BarbequesAs warmer weather approaches, most of us are likely to spend more time appreciating the outdoors. If you are planning on firing up the barbeque, you need to be aware of the fire safety hazards and how to protect yourself. Whether you’re enjoying a barbeque in your home garden or while camping, it is important to barbeque safely and responsibly. Depending on the type of barbeque you are using, different fire tips are advised. Before you make the most of the good weather, it is important to ensure your barbeque is in good working condition in order to rule out the risk of a fire. When it comes to lighting your barbeque, you must never use any flammable liquids. Instead, you should prepare in advance and buy charcoal to cover the base. Only use your barbeque in suitable and safe areas, away from sheds, fences, trees and shrubs to avoid the risk of fire. Never leave your barbeque unattended and make sure you extinguish them properly. Never put your barbeque in your tent, or tent porch, either during or after use, as it will release Carbon Monoxide fumes which kills.
Charcoal BBQsIf you are using a charcoal barbeque, you need to use proper charcoal starter fluid. In case of an emergency, always ensure there is close water supply, such as a bucket of water or sand nearby. Charcoal barbeques should be on a flat surface, without too much charcoal. Otherwise it could tip and start a fire on land. After fully extinguishing it, you must wait 48 hours before disposing of charcoal and ashes.
Gas BBQsWhen it comes to using a gas barbeque, you must check for propane leaks beforehand. If you need to change the gas cylinder, make sure the tap is turned off. To store a gas cylinder, they need to be kept in safe conditions, away from direct sunlight and frost. When you finish cooking, it is crucial to turn the gas supply off and then the barbeque control to prevent any leaks.
Camping SafetyDid you know a fire can destroy a tent in less than 60 seconds? To keep safe when camping or caravaning, you must ensure your caravans and tents are at least six metres apart and away from parked cars. This will reduce the risk of fire spreading. In the event of an emergency, it is useful to keep a torch nearby, not lighted candles. If you want to use a solid fuel stove, never use petrol or paraffin to light it. You must be aware of the fire-fighting arrangements on the campsite and where the nearest telephone is.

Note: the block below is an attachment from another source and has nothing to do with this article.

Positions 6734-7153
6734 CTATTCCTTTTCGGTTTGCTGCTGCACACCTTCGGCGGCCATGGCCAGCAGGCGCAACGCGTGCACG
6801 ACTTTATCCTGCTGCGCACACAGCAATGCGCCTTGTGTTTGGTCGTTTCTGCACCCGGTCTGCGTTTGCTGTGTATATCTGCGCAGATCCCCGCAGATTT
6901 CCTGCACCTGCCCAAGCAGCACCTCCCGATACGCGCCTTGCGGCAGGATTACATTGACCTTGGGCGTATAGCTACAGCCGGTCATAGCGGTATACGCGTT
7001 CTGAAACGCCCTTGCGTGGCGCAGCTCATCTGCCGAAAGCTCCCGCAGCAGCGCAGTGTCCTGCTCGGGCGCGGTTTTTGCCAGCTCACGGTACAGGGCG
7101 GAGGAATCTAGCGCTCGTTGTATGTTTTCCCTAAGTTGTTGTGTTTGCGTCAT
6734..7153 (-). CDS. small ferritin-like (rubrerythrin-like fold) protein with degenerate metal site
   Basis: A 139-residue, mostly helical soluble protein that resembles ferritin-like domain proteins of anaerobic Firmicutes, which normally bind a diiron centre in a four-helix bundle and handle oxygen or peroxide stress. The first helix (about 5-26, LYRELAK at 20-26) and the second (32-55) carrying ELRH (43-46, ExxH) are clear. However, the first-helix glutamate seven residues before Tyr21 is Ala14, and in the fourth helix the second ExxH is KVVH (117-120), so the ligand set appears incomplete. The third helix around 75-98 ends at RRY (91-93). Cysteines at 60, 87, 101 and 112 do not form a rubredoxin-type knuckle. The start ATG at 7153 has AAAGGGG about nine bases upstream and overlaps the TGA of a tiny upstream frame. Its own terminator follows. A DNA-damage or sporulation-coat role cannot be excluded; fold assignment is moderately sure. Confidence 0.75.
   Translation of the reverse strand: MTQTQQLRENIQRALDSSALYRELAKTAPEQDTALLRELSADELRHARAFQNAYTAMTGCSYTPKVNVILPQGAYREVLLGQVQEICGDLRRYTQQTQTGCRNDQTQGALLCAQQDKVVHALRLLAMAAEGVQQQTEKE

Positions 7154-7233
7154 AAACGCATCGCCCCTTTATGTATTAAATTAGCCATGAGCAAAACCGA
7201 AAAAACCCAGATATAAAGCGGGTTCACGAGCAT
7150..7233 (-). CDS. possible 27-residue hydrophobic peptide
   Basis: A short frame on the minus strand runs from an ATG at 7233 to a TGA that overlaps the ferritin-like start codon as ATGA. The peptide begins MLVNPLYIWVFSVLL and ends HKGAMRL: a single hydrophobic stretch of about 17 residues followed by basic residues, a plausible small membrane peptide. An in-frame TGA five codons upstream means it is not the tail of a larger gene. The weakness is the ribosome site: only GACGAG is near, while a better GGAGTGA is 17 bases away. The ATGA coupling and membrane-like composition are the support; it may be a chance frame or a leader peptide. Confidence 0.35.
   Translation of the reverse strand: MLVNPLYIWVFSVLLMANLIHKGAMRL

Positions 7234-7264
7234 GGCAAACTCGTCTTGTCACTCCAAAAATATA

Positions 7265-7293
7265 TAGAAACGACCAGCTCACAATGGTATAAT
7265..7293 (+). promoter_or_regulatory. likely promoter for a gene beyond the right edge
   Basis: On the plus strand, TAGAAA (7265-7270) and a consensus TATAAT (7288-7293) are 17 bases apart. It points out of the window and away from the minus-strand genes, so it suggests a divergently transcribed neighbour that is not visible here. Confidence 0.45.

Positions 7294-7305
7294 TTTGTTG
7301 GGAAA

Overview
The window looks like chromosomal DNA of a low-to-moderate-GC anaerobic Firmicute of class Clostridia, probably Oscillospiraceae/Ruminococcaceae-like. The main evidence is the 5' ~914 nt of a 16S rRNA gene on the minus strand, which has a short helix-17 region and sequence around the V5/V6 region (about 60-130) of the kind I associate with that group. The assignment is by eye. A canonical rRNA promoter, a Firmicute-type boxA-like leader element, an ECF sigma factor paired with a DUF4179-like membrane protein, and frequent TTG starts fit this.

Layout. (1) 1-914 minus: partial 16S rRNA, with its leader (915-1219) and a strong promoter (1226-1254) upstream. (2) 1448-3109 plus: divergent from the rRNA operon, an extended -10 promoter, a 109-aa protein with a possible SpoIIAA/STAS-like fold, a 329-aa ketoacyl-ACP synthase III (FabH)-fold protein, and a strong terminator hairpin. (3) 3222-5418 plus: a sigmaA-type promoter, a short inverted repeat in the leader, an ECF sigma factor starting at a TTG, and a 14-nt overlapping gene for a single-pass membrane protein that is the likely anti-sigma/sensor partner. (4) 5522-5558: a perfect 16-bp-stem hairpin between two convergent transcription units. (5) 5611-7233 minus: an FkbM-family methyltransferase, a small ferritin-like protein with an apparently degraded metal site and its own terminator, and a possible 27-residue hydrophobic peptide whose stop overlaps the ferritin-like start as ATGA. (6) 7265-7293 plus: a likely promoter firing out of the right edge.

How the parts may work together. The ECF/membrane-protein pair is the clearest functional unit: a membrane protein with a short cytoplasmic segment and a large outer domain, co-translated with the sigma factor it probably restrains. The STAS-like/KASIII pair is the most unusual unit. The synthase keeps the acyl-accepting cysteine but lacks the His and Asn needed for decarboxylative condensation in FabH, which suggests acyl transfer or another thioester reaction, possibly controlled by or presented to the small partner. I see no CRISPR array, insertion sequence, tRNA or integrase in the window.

Outdoor FiresIn the UK, fire statistics show that on average 74,000 fires are started on grass and heath land every year. During the summer season, we are brought outdoor fetes, festivals, food shows etc. It is important to consider the fire safety tips when visiting these events. Generally most summer occasions are held in fields containing grass and heathland, which can become very dry in the hot weather. So if a fire is accidentally or deliberately started outdoors, it can spread incredibly fast.
- Dispose of cigarettes or smoking materials responsibly
- Use BBQs in suitable and safe areas - never left unattended
- Never start open fires in the countryside
- Sunlight shining through glass can start large fires - dispose of glass in safe areas e.g. recycling banks
- If camping or staying in a caravan, keep both at least six metres distance apart.
- Keep flammable liquids and gas cylinders away from tents
Electrical FiresElectrical fires are most common during the summer time, especially in offices or working environments where they’re not prepared to deal with a sudden heat wave. This encourages us to bring out our storage portable desk fans and portable air conditioning units to help keep us cool. Although this increases the hazard of electrical defects, without standard checks in place this could cause a fire.
- Increased Portable Air Con / Fans - overloading sockets.
- Broken Wiring Hazards
- Cover Air vents could pose risk of overheating and causing a huge fire
How can I Prevent an Electrical fire in the Summer?
- Don't overload electrical sockets, extension leads or adapters. If electrical sockets are overloaded, they can overheat and potentially burst into flames.
- Check the condition of portable device wiring. E.g. fraying, general wear and tear or loose plugs
- Make sure all portable items have been tested by a qualified company